NBK Public Finance Brief
FY09/10 preliminary accounts: Stronger capital spending… Large KD 6.0 bn surplus expected
NBK’s latest Public Finance Brief stated: The 12-month follow up statement for the fiscal year 2009/10 (FY09/10) reveals a preliminary surplus of KD 8.2 billion (bn), compared to the KD 4 bn deficit projected in the budget. We expect the final number to be near KD 6.0 billion when the closing accounts are released very soon. The surplus would be the 11th consecutive surplus for Kuwait.
Total revenues reached KD 17.9 bn, more than double the amount expected, thanks to higher than assumed oil prices. At KD 9.7 billion, preliminary expenditures were 81% of budgeted, versus a historical average of 74%, indicating better reporting and/or faster disbursement by government agencies. Though total reported expenditures were down 35% from a year ago, the drop reflects the absence of an extra-ordinary transfer to the social security fund that amounted to KD 5.5 bn in the previous fiscal year. Excluding this transfer, and all other transfers and spending categories that do not affect domestic demand, such as spending on military hardware and the cost of fuel used in power generation, demand-impacting expenditures saw a significant increase of 18% (y/y). These expenditures, which have more impact on economic growth, represented roughly two thirds of the total. The final accounts are likely to reveal significantly different figures since most categories of expenditure are typically revised higher when the closing figures are released.
The price of Kuwait Export Crude (KEC) averaged USD 68.3 pb during FY2009/10, well ahead of the USD 35 pb number assumed in the budget. As a result, oil revenues came at 243% of the amount budgeted, reaching KD 16.8 bn. Compared to FY2008/09, however, oil revenues were down 15.2% as oil prices and production fell last year. These revenues, which reflect only the value of crude oil produced, represented 94% of total revenues, in line with the previous 5 years.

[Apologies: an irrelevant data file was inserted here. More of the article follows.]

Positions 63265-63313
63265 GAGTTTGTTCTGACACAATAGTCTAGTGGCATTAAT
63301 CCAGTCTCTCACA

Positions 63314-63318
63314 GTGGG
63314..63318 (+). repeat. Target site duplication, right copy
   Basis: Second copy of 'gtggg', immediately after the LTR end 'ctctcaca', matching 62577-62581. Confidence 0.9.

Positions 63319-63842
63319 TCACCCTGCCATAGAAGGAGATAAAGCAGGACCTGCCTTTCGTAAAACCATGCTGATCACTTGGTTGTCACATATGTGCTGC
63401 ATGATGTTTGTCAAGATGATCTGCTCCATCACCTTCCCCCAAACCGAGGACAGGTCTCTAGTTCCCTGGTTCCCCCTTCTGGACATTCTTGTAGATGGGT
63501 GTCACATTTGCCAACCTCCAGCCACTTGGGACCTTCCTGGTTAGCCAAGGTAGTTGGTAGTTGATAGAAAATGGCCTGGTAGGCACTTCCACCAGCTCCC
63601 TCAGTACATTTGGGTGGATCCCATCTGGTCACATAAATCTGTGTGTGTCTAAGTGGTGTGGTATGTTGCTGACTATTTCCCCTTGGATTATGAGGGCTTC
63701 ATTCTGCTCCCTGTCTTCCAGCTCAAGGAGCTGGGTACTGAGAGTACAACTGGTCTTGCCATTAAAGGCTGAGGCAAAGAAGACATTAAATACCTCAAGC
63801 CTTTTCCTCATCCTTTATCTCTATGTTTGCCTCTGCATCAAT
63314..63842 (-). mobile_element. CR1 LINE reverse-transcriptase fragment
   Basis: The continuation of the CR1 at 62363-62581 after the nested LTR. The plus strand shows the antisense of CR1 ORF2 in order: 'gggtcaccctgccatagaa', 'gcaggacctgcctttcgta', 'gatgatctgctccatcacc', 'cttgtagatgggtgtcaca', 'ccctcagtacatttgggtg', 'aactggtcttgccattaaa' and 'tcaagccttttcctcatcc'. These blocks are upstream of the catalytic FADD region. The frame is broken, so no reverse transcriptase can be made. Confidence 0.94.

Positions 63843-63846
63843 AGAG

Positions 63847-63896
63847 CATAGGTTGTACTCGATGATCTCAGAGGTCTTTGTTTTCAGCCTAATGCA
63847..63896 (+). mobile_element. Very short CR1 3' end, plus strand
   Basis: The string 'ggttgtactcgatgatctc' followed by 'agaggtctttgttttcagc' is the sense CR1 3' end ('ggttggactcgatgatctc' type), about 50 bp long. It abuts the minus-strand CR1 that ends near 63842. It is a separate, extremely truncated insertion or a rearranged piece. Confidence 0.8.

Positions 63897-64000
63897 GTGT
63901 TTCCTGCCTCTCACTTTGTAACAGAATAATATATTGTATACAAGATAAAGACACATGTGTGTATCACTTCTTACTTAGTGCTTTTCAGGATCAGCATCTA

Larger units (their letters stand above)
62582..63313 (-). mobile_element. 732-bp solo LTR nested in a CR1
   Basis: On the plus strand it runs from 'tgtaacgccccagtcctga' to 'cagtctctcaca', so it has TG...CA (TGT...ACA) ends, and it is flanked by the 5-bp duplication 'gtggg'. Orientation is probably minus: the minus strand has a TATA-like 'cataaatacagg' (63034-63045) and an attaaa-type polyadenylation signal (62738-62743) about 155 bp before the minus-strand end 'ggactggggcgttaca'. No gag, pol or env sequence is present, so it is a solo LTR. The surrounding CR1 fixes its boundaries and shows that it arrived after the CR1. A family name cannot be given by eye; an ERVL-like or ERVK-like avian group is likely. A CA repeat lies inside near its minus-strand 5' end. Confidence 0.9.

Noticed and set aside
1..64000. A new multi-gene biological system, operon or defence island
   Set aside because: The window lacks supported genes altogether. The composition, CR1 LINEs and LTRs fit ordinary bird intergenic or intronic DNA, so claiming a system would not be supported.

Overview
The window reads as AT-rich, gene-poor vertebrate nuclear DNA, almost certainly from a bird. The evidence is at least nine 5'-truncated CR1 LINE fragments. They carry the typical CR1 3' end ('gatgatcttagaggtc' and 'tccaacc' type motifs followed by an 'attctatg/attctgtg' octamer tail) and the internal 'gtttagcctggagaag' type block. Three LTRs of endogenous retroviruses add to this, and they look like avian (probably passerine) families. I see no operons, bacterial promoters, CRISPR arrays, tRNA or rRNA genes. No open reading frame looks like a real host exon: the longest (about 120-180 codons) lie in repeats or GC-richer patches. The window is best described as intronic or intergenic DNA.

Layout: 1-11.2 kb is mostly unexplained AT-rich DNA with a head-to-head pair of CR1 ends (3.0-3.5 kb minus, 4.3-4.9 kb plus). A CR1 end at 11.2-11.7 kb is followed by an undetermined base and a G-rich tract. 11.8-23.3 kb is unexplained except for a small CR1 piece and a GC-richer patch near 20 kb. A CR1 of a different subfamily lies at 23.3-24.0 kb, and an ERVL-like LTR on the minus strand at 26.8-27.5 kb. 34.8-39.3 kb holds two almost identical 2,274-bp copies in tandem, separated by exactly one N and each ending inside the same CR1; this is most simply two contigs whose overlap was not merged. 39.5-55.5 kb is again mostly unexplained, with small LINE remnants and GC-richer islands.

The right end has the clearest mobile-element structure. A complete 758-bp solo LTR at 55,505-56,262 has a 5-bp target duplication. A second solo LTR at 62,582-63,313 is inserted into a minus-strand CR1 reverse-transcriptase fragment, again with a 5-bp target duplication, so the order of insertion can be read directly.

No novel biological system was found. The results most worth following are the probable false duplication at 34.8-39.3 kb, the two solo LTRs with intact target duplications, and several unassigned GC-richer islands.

Non-Oil Revenues – 12 Months of Fiscal Year 2009/10
Reflecting the slump in economic activity last year, non-oil revenues were also down, 14.3% y/y. By the end of 2009 (3QFY2009/10), however, these revenues had been down 26%. The apparent “improvement” in non-oil revenues in the first quarter of 2010 may indicate improving business conditions, especially in the real estate market. For the whole fiscal year, “income tax revenues” (-23%) were hit by lower proceeds from corporate income taxes (-42%). “Property fees” fell 9.3%, reflecting waning real estate activity last year.
In contrast, “Service charges”, more related to consumer activity, ended the fiscal year up 11%. We know the consumer sector held out relatively well throughout the slowdown. The major contributor to the drop in non-oil revenues was “miscellaneous revenues and fees”, down 44%. In fact, excluding those, non-oil revenues would have been flat.
Demand-impacting Expenditures by type, 12 months of FY2009/10
Spending on “development projects, maintenance, and land purchases” was running faster than usual and contributed to the stronger spending picture. Despite being cut 24% in the budget, “Chapter 4” expenditures were actually up 4.7% y/y (KD 989 million). More importantly, they were running at 78% of the amount budgeted compared to their 43% average of the past five years. We expect the closing accounts to show an even higher spending rate as this chapter receives the largest adjustments in relative terms. Capital spending is set to grow further in FY10/11 as the government has budgeted KD 2.1 bn (perhaps more) for this chapter (+66%) and has reiterated its dedication and commitment to development projects and their execution. “Wages and salaries” saw the largest increase in spending this year, up 25% y/y (to KD 2.7 bn).
Capital Expenditures, 12 months of FY2009/10
The NBK report concluded: In conclusion, much higher-than-expected revenues and lower-than-projected expenditures led to a KD 8.2 bn surplus in FY2009/10, before allocations of 10% of revenues to the Reserve Fund for Future Generations (RFFG). However, we reiterate that the official closing numbers for the fiscal year are due soon and are likely to show upward revisions to spending. We could end up with a surplus close to KD 6 bn, or 19% of our estimate of 2009 GDP.
Revenues & Expenditures - 12 Months of Fiscal Year 2009/10